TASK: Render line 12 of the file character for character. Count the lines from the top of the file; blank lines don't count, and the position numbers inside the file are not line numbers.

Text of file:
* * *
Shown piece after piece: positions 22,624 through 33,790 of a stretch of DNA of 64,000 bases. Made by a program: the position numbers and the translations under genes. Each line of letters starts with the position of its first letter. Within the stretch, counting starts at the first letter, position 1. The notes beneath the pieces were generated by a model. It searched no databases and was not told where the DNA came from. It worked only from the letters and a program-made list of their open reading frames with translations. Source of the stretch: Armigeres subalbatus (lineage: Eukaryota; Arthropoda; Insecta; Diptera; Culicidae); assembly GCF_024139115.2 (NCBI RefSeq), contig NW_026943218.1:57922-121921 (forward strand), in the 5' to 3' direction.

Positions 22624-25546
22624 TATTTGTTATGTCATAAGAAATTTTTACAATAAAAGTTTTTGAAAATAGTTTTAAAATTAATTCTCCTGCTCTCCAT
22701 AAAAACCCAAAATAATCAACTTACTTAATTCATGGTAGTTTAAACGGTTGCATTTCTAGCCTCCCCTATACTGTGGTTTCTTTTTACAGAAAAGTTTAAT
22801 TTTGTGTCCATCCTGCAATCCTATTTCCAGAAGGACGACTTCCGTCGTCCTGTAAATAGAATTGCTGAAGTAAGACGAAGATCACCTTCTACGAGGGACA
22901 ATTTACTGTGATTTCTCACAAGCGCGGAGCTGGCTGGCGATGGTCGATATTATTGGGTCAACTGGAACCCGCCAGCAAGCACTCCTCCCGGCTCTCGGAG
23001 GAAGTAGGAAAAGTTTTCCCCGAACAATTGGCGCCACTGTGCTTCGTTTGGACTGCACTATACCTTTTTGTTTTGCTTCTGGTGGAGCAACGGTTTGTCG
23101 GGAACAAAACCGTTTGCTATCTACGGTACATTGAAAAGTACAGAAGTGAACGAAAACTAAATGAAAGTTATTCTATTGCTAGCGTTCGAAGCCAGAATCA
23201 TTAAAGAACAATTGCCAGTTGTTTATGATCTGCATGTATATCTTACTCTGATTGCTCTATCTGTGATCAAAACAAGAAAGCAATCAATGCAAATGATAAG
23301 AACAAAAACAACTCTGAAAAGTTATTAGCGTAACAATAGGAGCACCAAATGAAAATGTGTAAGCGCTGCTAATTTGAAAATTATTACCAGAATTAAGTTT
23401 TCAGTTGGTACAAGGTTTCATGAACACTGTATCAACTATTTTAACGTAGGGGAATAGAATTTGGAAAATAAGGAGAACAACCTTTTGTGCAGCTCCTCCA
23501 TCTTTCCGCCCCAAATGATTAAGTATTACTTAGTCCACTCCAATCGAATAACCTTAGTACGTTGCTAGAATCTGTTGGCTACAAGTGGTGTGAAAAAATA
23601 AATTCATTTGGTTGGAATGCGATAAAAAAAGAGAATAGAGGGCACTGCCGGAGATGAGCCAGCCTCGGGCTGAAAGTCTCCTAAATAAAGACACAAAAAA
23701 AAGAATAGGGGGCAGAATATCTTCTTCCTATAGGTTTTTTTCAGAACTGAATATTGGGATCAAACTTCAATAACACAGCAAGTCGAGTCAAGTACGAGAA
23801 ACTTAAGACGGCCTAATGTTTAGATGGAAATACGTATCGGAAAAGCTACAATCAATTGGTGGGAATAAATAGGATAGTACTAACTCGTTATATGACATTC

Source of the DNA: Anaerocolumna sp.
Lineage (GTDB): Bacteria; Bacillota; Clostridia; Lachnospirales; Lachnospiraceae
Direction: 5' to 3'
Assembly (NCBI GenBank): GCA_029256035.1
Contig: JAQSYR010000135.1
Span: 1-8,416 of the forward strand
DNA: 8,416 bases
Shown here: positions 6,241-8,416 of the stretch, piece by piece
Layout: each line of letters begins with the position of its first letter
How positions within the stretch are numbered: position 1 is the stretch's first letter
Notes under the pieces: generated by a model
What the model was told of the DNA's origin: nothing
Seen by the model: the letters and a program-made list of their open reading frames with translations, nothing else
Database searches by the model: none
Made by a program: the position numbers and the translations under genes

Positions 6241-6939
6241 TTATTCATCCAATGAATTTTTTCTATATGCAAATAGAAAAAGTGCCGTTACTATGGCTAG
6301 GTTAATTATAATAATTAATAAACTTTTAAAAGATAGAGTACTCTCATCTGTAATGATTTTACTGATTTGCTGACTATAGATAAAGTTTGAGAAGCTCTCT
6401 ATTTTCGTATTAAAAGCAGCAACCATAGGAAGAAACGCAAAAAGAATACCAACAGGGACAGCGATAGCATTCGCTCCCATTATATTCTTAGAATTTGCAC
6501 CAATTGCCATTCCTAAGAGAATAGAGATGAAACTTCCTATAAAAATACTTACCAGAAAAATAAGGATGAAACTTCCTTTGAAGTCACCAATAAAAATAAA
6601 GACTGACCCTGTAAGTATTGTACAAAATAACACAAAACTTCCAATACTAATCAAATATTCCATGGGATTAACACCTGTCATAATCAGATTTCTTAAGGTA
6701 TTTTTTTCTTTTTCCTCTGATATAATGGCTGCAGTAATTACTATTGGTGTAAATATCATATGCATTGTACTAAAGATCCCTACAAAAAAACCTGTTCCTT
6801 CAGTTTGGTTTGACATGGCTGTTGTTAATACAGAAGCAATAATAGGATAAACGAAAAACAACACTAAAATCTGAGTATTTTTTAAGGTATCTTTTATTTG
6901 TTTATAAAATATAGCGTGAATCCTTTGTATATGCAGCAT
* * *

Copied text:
23501 TCTTTCCGCCCCAAATGATTAAGTATTACTTAGTCCACTCCAATCGAATAACCTTAGTACGTTGCTAGAATCTGTTGGCTACAAGTGGTGTGAAAAAATA